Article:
I lived in the UK for almost a year from 2001 – 2002. I was living in Oxford when 9/11 happened. I lived for a full year in Edinburgh from 2009 – 2010. I can tell you there has been a sea-change in the amount of public support for US foreign policy. Granted, Iraq was very much on the minds of British citizens in 2009, but I have to say that the British alliance and ‘special relationship’ is a fraction of what it once was. The rise of Jeremy Corbyn should be a warning sign to all Americans. This is not the Britain of our parent’s era. And that’s not a criticism of Britain. They have every right to pursue whatever goal they think best. I’m just suggesting that they don’t see as much reward in supporting Western/American rule-of-law in China or much beyond Europe for that matter. I’m concerned that Europe does not have America’s back when it comes to China.

    • Jim__L

      “This is not the Britain of our parent’s era.”

      Their finest hour is long past. Barring Niall Ferguson, I can’t think of a single modern British thinker with any insight or philosophy worth paying attention to.

      (On the other hand, if you’d like to toss out some names I should look up, I’m willing to give them a shot.)

      • Nevis07

        I really can’t, though admittedly, I’ve been paying less and less attention to British media over the last couple of years.

        At the end of the day, as this piece infers, Britain’s interests are narrowing along with their (perceived) interests – as you’ve pointed out, their intellectual leadership seems to be slipping in lock-step with those narrowing of interest. Now, should we see a Brexit, there could well be a revival of broader thought as policy would be less constrained by EU mandates, but nothing is for certain and a Brexit could well mean an even more divergent foreign policy from the US – perhaps more along the lines of often difficult France/US foreign policy dynamic.

      • Andrew Allison
        • Jim__L

          Ferguson and Ali are on there, although I would say that Ali is on there from relevant personal experience that doesn’t really need much philosophical embellishment… Penrose and Hawking, good, but I still think that Newton towers above them both (Hooke and Boyle edge them out too)… Gideon Rachmann is certainly bright and I dislike disparaging him, but if he’s on your list of top intellectuals then my pastor belongs on there too… John Keegan, excellent… but the list is cluttered by a number of anti-religious bigots, and the rest are people I’ve never heard of.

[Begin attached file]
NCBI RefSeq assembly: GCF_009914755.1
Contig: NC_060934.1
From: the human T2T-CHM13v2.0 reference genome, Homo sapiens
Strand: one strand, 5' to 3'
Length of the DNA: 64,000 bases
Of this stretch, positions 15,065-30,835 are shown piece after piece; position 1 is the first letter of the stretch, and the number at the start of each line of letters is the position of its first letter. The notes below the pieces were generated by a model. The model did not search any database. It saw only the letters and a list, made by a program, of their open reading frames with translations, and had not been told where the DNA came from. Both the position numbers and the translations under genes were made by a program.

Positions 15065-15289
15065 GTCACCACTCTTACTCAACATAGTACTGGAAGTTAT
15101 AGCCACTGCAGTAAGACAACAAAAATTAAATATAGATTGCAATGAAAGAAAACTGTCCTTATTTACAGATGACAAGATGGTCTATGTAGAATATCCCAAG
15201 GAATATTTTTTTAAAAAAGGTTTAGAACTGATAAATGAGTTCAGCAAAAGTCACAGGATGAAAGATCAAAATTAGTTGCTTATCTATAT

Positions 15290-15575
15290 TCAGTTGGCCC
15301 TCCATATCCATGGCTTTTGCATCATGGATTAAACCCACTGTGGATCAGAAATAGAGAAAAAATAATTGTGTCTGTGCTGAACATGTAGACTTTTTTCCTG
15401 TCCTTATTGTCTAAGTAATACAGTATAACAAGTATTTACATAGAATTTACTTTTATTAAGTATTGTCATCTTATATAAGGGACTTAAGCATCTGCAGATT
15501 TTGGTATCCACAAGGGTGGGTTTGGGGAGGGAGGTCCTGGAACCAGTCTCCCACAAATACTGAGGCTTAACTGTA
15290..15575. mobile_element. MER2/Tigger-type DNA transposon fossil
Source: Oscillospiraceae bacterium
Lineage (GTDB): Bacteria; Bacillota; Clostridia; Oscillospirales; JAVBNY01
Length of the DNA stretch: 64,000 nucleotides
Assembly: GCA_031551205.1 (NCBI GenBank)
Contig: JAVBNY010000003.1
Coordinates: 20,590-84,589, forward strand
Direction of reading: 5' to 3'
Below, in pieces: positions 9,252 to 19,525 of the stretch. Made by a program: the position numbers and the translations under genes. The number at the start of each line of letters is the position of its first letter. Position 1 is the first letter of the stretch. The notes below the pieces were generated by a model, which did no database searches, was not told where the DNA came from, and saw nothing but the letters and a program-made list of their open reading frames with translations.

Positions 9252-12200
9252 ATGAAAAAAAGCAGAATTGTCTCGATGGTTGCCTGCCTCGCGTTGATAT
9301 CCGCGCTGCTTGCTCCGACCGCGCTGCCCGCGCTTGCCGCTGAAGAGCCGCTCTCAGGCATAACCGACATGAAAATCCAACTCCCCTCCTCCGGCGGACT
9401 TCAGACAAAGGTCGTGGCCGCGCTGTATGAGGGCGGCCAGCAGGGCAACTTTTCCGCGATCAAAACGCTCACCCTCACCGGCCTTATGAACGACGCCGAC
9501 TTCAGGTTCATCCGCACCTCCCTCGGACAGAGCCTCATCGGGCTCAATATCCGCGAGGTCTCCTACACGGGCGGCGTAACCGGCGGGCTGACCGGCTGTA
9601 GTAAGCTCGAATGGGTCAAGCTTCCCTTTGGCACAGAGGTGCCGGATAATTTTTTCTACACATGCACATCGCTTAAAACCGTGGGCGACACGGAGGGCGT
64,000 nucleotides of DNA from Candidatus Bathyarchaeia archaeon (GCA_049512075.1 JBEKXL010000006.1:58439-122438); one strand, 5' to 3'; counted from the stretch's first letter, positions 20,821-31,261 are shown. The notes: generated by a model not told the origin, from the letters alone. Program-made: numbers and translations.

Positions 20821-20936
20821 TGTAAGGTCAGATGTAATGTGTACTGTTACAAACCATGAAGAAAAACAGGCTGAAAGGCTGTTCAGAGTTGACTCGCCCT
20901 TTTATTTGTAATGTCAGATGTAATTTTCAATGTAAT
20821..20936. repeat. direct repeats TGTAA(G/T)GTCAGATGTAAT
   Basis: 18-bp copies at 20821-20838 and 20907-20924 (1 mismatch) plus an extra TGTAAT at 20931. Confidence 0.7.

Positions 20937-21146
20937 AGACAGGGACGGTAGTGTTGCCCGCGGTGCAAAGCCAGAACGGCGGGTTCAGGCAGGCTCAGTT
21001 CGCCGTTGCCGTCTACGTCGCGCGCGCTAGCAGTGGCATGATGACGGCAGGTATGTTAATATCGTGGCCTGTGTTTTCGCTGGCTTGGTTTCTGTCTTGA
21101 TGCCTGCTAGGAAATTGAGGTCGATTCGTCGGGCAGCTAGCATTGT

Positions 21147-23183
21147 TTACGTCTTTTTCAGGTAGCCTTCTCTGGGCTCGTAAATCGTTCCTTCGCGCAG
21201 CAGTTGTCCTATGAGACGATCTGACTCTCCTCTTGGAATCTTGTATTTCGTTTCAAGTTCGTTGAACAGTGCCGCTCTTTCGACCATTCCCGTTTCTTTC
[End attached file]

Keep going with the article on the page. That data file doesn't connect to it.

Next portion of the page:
The absence of James Burke (for his work on mapping out technological innovation in history) means the list-makers here are fools. But what can you expect from the Guardian?

          I suspect opening up the history books I could come up with a Top 100 British Intellectuals list, perhaps even a Top 300, that would not include anyone from the Guardian’s list with the possible exception of Hawking.

          • Andrew Allison

            The subject was modern British thinkers. I’m glad that, with a little help [grin], you were able to come with one or two. Jacob Bronowski, Kenneth Clark, Bertrand Russel come to mind. A few more can be found at http://www.biography.com/people/groups/famous-british-philosophers. None of which invalidates your comment that it’s not the Britain of our parents era. The mighty have indeed fallen — but we’re not doing so well ourselves. At least Britain appears to actually have a foreign policy.

          • Nevis07

            lol. “At least Britain appears to actually have a foreign policy.” Yeah, that does appear to sum up our current administration, doesn’t it. It’s funny, yesterday one of our B-52’s entered air-space claimed by China around one of their man-made islands. Initially, I was pleased to hear that our “leadership” in 1600 Pen. decided to make a freedom of navigation statement – only to find out later that it wasn’t actually done on purpose… This administration cannot end soon enough IMO!